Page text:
## Madness of Randomness on the earth of Markov decision process!! #MDP sate,motion and reward.

Markov decision process (MDP) is a mathematical framework that gives a proper method to model decision-making in situations where outcomes are partly random and partly under the control of a call maker. MDPs are utilized in a wide selection of fields, including artificial intelligence (AI), operations research, economics, game Theory and control engineering. In this text, we are going to concentrate on the appliance of MDPs in AI.

Introduction to Bellman’s Equation

A key idea in dynamic programming and reinforcement learning is Bellman’s equation. It bears Richard Bellman’s name, who developed the equation within the Fifties.

It’s used to compute the optimal policy for a Markov decision process (MDP), which is a mathematical framework for modeling decision-making processes in situations where outcomes are partly random and partly under the control of a call maker.

The equation is a recursive expression that relates the worth of a state to the worth of its possible successor states. It might probably be written as:

V(s) = max_a [ r(s,a) + gamma * sum_s’ [ P(s’ | s,a) * V(s’) ] ]

where:

- V(s) is the worth of being in state s
- max_a [ ] means the utmost over all possible actions a
- r(s,a) is the immediate reward obtained by taking motion a in state s
- gamma is the discount factor, which determines the importance of future rewards relative to immediate rewards
- P(s’ | s,a) is the probability of transitioning to state s’ on condition that motion a is taken in state s
- sum_s’ [ ] means the sum over all possible successor states s’

The equation essentially says that the worth of a state is the utmost expected sum of discounted future rewards that may be obtained from that state, taking into consideration all possible actions and successor states. It’s a recursive equation since it is dependent upon the values of successor states, which themselves depend upon the values of their successor states, and so forth.

Bellman’s equation is usually utilized in reinforcement learning algorithms to iteratively update the values of states because the agent learns from experience. The equation can be prolonged to incorporate the worth of taking a particular motion in a state, leading to the Q-value function, which is one other essential concept in reinforcement learning.

Solving Markov Decision Processes

The goal of an MDP is to seek out a policy π that maps each state s to an motion a, such that the expected long-term reward of following the policy is maximized. In other words, the agent wants to seek out the perfect possible sequence of actions to take to be able to maximize its reward over time.

Markov Decision Processes (MDPs) are widely utilized in the sector of Artificial Intelligence (AI) and Machine Learning (ML) to model decision-making problems in stochastic environments. In lots of real-world problems, the environment is inherently random and unpredictable, making it difficult to make optimal decisions. MDPs provide a mathematical framework for modeling such problems and finding optimal solutions.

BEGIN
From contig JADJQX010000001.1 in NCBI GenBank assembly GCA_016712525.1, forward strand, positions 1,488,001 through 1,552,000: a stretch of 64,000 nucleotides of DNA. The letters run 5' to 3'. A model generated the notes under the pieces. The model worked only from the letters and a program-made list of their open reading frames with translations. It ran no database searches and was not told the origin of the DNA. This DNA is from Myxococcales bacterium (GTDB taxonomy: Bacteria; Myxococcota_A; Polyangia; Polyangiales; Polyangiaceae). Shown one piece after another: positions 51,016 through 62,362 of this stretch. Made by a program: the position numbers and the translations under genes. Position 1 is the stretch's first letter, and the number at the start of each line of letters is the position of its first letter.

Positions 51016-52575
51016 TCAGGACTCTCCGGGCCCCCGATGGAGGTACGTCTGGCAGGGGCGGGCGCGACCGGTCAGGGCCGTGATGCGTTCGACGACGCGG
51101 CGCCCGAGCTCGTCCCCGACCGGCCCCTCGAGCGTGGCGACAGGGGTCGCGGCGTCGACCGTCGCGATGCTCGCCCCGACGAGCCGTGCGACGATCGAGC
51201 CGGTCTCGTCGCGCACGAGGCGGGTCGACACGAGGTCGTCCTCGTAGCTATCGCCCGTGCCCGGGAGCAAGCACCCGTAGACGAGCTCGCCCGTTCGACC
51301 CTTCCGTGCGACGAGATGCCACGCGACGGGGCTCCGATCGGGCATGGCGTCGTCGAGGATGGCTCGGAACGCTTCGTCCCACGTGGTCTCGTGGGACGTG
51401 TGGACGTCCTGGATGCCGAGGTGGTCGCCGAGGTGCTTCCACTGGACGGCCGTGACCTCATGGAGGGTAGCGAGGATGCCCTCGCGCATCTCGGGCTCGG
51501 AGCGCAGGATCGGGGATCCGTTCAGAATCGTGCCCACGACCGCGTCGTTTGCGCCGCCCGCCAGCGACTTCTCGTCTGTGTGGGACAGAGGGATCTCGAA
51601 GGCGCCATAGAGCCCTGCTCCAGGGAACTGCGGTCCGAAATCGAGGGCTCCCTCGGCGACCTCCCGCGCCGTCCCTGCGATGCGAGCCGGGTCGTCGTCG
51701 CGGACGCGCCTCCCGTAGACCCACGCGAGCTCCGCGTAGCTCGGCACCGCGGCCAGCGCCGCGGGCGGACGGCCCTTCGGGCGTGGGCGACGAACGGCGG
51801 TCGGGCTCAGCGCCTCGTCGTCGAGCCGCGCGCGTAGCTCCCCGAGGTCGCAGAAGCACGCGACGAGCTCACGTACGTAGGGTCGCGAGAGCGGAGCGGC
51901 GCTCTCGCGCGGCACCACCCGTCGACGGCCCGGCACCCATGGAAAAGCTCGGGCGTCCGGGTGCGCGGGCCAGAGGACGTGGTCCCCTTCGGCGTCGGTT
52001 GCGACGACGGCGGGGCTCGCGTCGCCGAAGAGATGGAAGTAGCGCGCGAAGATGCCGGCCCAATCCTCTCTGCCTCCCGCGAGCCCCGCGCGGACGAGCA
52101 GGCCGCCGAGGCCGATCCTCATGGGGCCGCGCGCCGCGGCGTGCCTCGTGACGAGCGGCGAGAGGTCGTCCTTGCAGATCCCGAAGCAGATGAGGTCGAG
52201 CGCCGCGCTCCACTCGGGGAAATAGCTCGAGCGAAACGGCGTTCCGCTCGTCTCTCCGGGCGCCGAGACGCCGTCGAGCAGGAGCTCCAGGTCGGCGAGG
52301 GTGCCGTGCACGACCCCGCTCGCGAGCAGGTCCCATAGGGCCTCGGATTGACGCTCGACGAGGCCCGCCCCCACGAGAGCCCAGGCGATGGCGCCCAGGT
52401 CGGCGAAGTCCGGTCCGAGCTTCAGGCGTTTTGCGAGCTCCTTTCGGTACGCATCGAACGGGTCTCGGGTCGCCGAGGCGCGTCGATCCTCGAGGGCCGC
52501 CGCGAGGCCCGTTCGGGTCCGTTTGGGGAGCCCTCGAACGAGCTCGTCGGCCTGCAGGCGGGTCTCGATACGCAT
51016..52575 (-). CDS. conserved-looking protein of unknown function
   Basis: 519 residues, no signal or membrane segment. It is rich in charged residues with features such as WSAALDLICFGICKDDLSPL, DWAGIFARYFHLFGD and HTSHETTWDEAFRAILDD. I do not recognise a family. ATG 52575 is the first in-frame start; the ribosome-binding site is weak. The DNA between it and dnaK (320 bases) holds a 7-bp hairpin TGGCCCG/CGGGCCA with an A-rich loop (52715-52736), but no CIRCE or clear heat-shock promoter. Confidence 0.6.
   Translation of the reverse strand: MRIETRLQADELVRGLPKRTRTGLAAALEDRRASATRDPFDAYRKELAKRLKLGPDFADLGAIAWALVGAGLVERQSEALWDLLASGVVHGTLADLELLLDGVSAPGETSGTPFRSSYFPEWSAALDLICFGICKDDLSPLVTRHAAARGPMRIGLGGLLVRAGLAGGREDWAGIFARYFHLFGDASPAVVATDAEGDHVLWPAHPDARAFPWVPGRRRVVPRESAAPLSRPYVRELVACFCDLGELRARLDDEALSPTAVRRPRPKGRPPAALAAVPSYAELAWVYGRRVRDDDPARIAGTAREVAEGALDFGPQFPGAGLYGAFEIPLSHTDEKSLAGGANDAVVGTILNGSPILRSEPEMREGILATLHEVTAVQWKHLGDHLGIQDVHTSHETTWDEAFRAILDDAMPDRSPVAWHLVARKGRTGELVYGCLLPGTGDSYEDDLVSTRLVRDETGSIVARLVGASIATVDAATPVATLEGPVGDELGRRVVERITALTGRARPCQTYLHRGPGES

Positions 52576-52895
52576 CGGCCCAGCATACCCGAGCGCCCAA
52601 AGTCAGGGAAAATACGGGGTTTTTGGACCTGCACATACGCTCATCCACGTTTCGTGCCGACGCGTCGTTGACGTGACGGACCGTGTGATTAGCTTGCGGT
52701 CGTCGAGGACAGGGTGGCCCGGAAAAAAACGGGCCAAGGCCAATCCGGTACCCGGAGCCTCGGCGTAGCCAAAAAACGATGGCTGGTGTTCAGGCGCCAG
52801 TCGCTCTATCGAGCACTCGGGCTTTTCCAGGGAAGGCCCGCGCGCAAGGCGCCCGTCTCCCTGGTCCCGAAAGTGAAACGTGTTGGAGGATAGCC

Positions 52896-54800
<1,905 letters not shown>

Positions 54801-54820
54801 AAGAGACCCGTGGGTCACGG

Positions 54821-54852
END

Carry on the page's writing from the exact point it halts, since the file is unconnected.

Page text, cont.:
In an MDP, an agent interacts with an environment that consists of a set of states, actions, and rewards. At every time step, the agent observes the present state of the environment, chooses an motion to perform, and receives a reward based on the motion taken and the resulting state. The goal of the agent is to seek out a policy, a mapping from states to actions, that maximizes its expected cumulative reward over time.

In a random world, the environment is characterised by uncertainty and randomness. The transitions between states aren’t deterministic, and there isn’t a method to predict with certainty what’s going to occur next. This makes it difficult to design an optimal policy that takes under consideration all possible future outcomes.

One method to handle randomness in an MDP is to make use of a probabilistic transition function, which specifies the probability of moving from one state to a different after taking a specific motion. This function may be estimated from data or learned through experience. In a random world, the transition function may be more complex, with multiple possible outcomes for every motion.

One other method to handle randomness is to introduce a notion of randomness within the rewards. In a random world, rewards could also be uncertain and variable, and the agent may not have the ability to accurately predict the reward related to each motion. For instance, in a game of poker, the reward related to a specific motion is dependent upon the hidden cards held by the opponent, that are unknown to the agent.

To handle randomness in an MDP, various algorithms have been developed, resembling Monte Carlo methods, Temporal Difference (TD) learning, and Q-learning. These algorithms use different techniques to estimate the worth of states and actions, that are then used to derive an optimal policy.

In conclusion, MDPs provide a robust framework for modeling decision-making problems in a random world. By incorporating randomness into the model, MDPs can assist AI and ML systems make optimal decisions even in uncertain and unpredictable environments.

For more readings and understanding

Reference List:

Larsson, J. (2011). Markov decision processes: Applications. Uppsala University, Sweden. Retrieved from http://www.it.uu.se/edu/course/homepage/aism/st11/MDPApplications3.pdf

fun way

“Bellman equation.” Hugging Face. https://huggingface.co/learn/deep-rl-course/unit2/bellman-equation?fw=pt